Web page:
By Roger P. Durkin, Esq.
The Board of Registration of Real Estate Appraisers (Board) is the body that decides to charge an appraiser with violations of USPAP and or Regulations. Members of the Board have three roles to varying degrees. The roles include fact finder, regulator, and prosecutor. Should the Board decide to prosecute, it has a statutory duty to conduct a public hearing according to the Procedural Requirements of Mass. Gen. Laws. Ch. 30A § 11. The Board has a small army of investigators, prosecuting attorneys, and “review” appraisers to help prepare their case. Few appraisers have a small army of investigators, attorneys and review appraisers to help answer the charges or build a defense for any hearing. The Board has the authority to take disciplinary or other action against a licensed appraiser for statutory or regulatory infractions.
Defending yourself before the Board is a highly technical and fraught with traps for the unwary. Preparation is the key to success.
The Board is the petitioner, the party who initiates an adjudicatory proceeding. The appraiser is the respondent, the party who must answer. An Authorized Representative is an attorney authorized by you to represent you in the adjudicatory proceeding.
When the Board initiates a proceeding against you as an appraiser, the Board sends a Notice of Action or an Order to Show Cause. The Notice or Order states the reasons for the Board action specifying in numerical paragraphs the specific facts relied upon as the basis for the Board's action, the statute authorizing the Board to act, and your right to request an adjudicatory proceeding. The complaint notice will likely seek a copy of your workfile and other information.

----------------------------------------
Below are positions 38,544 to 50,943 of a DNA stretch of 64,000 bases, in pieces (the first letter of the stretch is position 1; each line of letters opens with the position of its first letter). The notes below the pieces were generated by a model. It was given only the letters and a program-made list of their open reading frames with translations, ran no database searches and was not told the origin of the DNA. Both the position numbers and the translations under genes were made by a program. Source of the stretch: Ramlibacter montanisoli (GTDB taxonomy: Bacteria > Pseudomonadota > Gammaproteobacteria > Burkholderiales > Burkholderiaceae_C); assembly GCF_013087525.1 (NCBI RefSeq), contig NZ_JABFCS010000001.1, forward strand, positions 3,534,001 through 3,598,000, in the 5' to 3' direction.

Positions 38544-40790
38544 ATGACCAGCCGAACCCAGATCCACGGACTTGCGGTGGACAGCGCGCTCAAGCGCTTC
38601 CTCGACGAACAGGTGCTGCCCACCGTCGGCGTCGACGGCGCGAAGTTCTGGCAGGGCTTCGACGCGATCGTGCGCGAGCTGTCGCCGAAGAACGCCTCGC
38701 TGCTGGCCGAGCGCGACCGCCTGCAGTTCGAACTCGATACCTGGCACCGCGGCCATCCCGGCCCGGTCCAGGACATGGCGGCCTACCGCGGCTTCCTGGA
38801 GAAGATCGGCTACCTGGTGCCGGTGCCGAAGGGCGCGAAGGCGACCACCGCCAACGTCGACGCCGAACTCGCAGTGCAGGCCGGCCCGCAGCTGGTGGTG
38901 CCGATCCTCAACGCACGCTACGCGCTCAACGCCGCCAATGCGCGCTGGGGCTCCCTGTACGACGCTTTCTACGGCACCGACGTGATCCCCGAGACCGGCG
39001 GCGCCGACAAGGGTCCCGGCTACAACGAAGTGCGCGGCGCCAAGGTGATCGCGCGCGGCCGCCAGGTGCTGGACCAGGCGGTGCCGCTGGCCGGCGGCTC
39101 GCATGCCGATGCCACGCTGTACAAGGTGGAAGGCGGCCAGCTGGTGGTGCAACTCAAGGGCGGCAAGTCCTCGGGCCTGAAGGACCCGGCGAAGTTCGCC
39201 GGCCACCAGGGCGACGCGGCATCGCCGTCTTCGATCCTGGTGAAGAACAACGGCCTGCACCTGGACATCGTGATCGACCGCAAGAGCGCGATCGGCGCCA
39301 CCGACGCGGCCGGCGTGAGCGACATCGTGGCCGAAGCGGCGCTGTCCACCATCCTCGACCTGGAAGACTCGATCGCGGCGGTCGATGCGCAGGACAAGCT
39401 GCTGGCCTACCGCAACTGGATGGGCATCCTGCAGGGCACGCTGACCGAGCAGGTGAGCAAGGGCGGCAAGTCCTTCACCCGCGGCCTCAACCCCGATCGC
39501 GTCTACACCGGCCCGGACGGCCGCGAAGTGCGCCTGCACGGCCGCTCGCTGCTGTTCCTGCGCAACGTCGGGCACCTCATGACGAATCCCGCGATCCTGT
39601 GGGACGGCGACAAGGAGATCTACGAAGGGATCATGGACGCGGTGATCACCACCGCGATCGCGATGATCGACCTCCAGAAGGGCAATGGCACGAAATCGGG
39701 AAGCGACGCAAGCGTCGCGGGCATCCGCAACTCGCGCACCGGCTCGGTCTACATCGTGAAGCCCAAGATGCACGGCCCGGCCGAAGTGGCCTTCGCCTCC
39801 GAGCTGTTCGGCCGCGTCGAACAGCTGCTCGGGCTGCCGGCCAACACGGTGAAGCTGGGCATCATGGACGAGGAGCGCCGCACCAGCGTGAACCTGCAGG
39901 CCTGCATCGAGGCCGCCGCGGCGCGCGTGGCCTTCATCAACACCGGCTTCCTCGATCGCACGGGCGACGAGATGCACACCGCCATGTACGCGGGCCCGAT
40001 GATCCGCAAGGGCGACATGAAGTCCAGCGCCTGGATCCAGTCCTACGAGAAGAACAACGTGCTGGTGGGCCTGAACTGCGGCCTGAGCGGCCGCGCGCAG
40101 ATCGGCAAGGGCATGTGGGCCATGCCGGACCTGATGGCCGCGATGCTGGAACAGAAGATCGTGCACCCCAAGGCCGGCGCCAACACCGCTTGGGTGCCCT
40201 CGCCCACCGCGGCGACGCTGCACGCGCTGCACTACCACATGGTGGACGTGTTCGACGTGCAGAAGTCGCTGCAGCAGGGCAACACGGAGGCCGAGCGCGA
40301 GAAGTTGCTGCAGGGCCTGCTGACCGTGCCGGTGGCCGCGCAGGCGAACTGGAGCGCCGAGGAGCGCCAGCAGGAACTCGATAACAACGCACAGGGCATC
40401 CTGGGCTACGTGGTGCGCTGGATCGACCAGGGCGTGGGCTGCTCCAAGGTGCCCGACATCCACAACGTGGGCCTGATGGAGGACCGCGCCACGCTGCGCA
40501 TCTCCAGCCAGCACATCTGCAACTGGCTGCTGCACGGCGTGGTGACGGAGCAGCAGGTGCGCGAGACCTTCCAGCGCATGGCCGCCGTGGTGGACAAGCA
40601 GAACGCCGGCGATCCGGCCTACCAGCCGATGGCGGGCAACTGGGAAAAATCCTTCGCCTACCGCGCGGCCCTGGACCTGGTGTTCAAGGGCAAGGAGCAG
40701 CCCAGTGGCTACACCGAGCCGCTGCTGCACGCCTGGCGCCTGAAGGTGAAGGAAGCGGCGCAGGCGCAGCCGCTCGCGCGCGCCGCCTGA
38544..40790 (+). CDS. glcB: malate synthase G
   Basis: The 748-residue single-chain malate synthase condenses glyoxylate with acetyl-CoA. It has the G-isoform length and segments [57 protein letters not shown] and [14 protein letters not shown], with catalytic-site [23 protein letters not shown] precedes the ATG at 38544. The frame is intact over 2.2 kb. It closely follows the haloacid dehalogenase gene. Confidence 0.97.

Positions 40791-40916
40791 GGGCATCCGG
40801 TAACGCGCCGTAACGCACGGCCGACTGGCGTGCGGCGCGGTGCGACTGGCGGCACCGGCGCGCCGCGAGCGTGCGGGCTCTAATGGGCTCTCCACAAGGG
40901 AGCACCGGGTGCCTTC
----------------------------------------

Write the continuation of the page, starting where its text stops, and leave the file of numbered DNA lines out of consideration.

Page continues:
You must file an answer within 21 days of receipt. The answer must contain full, direct, and specific answers, admissions, denials, or further explain or state that you (the respondent) have insufficient knowledge to answer with specificity the Board's allegations. An inability to admit or deny for lack of information is treated as a denial. Your answer must also contain all affirmative defenses. The prosecutor is not required to answer you.
The next step is likely a status conference between your attorney, the prosecutor, and the administrative magistrate. Here the prosecutor and your attorney attempt to negotiate a settlement or discuss the procedures leading up to the hearing date. The magistrate takes under advisement any negotiated settlement and or sets the hearing calendar. The Division of Administrative Law (DALA) is an independent agency operating under the umbrella of the Executive Office of Administration & Finance. Hearing Officers are Administrative Magistrates under DALA who are independent of the Board.
The burden of proof is a preponderance of the evidence. The complaint is supported or not supported, i.e. the prosecutor wins or loses, if the claim is supported by a preponderance of the evidence. If the totality of the evidence presented by the party with the burden of proof (prosecutor) supports the belief that what is sought to be proven is more likely than not, or more probable than not. Adjudicatory findings must be supported by substantial evidence, which is “such evidence as a reasonable mind might accept as adequate to support a conclusion.”